Building a bridge across the Atlantic
Make sure to check out this story and more in TKC's new issue coming out this Thursday, Aug. 24.
August 21, 2017
With a new school year ahead, Pierre Der-Gazerian, junior, and Gaspard Cambon, sophomore, wanted a new schooling experience and became international exchange students through the American Field Service (AFS) for the 2016-17 school year. Viewing studying abroad as an opportunity to develop skills in another language, Der-Gazerian and Cambon set their sights upon the land of the free.
“My sisters were exchange students so I decided to do the same,” Cambon said. “It’s a good way to learn a [new] language and different culture by living it.”
Prior to landing in America, all Der-Gazerian and his classmates knew about American high school was what they saw on Disney Channel. According to Der-Gazerian said he was expecting singing, dancing and a “status quo.”
“A lot of students who do not come from the U.S. think that American high schools are like “High School Musical”,” Der-Gazerian said. “But I was open to seeing what it was actually like.”
According to Der-Gazerian and Cambon, they did not know what city they would live in, only that they would spend a year abroad in the U.S. Within the U.S., Anna Kalfus, French teacher, was sitting at Starbucks when she received an email from the local district of AFS saying they needed help placing two French exchange students in homes for the upcoming school year. According to Kalfus, studying abroad and hosting exchange students is an opportunity to experience a different society by becoming a part of it.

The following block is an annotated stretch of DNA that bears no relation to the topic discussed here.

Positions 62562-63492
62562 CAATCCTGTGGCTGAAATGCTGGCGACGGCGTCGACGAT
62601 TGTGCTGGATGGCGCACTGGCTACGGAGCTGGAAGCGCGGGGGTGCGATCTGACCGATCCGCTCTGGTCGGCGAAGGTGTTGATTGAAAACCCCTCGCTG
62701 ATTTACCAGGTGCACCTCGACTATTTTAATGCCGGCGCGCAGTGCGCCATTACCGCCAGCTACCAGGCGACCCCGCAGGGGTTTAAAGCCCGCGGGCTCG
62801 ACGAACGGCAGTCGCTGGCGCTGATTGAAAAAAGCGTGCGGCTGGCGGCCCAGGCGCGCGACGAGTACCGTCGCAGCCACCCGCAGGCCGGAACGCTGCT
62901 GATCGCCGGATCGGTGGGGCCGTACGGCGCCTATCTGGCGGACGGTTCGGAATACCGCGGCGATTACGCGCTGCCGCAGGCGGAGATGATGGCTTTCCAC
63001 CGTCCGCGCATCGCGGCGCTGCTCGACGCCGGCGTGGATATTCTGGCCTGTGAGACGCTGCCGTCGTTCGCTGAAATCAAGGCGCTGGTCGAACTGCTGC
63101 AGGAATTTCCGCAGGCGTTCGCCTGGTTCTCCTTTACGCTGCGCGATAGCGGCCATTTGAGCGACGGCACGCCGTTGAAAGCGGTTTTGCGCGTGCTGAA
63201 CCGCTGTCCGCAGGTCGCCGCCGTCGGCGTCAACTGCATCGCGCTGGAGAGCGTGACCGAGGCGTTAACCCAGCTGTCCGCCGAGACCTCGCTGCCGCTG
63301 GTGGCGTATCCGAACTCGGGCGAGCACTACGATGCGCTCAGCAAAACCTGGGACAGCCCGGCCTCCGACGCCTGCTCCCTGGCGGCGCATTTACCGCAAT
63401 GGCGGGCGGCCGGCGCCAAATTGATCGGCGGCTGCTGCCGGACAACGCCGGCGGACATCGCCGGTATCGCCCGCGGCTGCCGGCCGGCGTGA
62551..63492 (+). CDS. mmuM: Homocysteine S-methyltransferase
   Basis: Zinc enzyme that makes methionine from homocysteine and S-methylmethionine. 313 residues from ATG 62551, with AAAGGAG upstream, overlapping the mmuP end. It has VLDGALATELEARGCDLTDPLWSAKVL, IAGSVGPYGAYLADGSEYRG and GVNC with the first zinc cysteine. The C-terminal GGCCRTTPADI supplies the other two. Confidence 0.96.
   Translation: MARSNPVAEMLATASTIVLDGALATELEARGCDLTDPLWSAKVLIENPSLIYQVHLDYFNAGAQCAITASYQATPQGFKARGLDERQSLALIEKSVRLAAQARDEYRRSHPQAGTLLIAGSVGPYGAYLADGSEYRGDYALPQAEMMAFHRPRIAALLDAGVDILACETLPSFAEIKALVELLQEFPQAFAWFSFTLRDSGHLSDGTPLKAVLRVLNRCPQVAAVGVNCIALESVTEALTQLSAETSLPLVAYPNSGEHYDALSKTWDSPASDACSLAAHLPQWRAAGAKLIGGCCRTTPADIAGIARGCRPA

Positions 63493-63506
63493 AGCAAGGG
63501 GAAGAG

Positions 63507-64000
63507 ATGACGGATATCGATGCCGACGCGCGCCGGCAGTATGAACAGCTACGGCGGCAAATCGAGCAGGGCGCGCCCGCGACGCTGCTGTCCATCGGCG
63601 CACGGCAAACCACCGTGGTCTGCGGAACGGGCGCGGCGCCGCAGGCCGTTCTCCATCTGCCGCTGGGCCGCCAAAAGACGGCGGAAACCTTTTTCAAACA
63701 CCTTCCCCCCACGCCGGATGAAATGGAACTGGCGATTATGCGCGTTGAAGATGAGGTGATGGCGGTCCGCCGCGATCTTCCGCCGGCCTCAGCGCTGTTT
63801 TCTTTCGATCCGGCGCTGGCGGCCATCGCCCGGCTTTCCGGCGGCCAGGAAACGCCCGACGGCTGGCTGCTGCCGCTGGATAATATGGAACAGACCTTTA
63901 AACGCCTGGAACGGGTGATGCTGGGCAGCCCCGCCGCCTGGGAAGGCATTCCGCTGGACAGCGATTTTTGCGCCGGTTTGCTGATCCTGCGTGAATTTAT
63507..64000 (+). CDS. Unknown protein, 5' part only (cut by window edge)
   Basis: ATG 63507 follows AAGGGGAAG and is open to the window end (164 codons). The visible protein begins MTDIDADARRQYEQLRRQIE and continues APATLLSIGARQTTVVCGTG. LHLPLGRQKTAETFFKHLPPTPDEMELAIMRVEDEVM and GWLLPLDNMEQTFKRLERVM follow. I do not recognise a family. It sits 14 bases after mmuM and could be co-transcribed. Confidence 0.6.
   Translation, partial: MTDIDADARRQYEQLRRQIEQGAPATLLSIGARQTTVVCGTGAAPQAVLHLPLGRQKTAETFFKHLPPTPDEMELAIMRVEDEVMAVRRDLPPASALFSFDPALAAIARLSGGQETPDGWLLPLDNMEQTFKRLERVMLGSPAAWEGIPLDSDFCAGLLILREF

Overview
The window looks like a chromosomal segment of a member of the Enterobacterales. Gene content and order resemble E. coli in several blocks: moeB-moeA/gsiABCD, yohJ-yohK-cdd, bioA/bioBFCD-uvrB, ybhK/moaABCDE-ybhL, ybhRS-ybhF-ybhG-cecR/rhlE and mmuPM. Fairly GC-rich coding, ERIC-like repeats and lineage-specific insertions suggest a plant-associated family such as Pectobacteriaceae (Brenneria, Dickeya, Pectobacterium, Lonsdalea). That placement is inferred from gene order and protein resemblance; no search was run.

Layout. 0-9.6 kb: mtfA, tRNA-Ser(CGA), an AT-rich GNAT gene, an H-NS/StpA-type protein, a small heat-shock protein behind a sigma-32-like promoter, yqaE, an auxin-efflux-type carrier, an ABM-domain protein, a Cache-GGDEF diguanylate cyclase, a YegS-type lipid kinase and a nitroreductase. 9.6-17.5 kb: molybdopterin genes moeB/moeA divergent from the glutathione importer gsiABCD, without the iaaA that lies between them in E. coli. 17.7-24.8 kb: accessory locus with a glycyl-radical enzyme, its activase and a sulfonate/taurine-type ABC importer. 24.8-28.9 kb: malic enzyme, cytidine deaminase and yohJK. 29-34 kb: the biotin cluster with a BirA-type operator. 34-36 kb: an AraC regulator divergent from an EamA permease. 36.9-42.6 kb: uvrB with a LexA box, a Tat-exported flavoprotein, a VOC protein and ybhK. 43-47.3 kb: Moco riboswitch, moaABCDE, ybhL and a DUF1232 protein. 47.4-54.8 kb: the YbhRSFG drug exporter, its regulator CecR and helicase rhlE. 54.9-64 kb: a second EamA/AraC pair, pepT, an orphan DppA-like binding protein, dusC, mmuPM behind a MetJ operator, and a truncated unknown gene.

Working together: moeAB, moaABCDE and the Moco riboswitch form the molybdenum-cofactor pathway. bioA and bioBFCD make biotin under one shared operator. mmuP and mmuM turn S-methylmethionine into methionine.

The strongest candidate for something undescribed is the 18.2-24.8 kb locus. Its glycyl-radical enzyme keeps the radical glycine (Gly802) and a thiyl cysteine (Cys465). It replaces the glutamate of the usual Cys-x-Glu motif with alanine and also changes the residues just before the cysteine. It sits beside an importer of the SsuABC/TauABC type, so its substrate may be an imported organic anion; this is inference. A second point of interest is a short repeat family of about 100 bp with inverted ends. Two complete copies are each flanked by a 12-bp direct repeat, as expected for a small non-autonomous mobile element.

“You learn more about yourself [when going abroad],” Kalfus said. “You have to think about ‘Who am I?’ and ‘Who do I want to be?’ after seeing other people’s points of view.”
Der-Gazerian and Cambon arrived in Kirkwood where they met their host families for the first time Sept. 8, 2016. Der-Gazerian had messaged his host family’s daughter , KHS graduate Ava Godsy, whom he would be staying with on Facebook, and Cambon had spoken to his host family on the phone once before flying to St. Louis to spend a year in the halls of KHS. According to Der-Gazerian and Cambon, their first encounters at an English-speaking school both frightened and excited them, but they were surprised by KHS students’ and faculty’s welcoming attitudes.
“It was easy to make friends at KHS,” Cambon said.“People talked to me because I was from France. I was different to them, and they were interested in [what] my life in France [is like].”
As Der-Gazerian and Cambon’s days at KHS progressed, they said their English skills did as well. According to Der-Gazerian and Cambon, when they first came to KHS their English was choppy, which made school more challenging. They could understand their American peers, but had trouble responding in English. As time went on they said they became more comfortable after getting into the habit of speaking like their classmates.
“Hearing and trying to speak English everyday helped [with learning a foreign language],” Der-Gazerian said. “At the end of the first semester I was much more confident.”
Der-Gazerian and Cambon said they found KHS dances, football games, pep rallies and sport teams enthralling, having not experienced those in the French school system. According to Der-Gazerian and Cambon, French schools are more formal and extracurriculars are uncommon. At KHS the two were able to be involved in sports, Der-Gazerian playing volleyball and Cambon, track and field.
“French high school is all academics,” Der-Gazerian said. “We aren’t proud of our school like the students at KHS are.”
According to Der-Gazerian and Cambon, once the school year came to a close, they had time to reflect on their nine months spent at KHS. For Der-Gazerian and Cambon, the students and faculty were the hardest to leave behind at KHS, due to the bonds they formed. From celebrating the KHS varsity football team’s win in Columbia, MO, to the nights spent at French Club, winning many volleyball games and placing at a track meet, KHS and its students have impacted Der-Gazerian and Cambon in a way that has created a lasting bridge across the Atlantic Ocean.
“Thank you to all the students that helped me through this year,” Der-Gazerian said. “I ask you to always be open minded to foreign people, and if you really want to travel the world know that there is a guy in the south of France waiting for you.”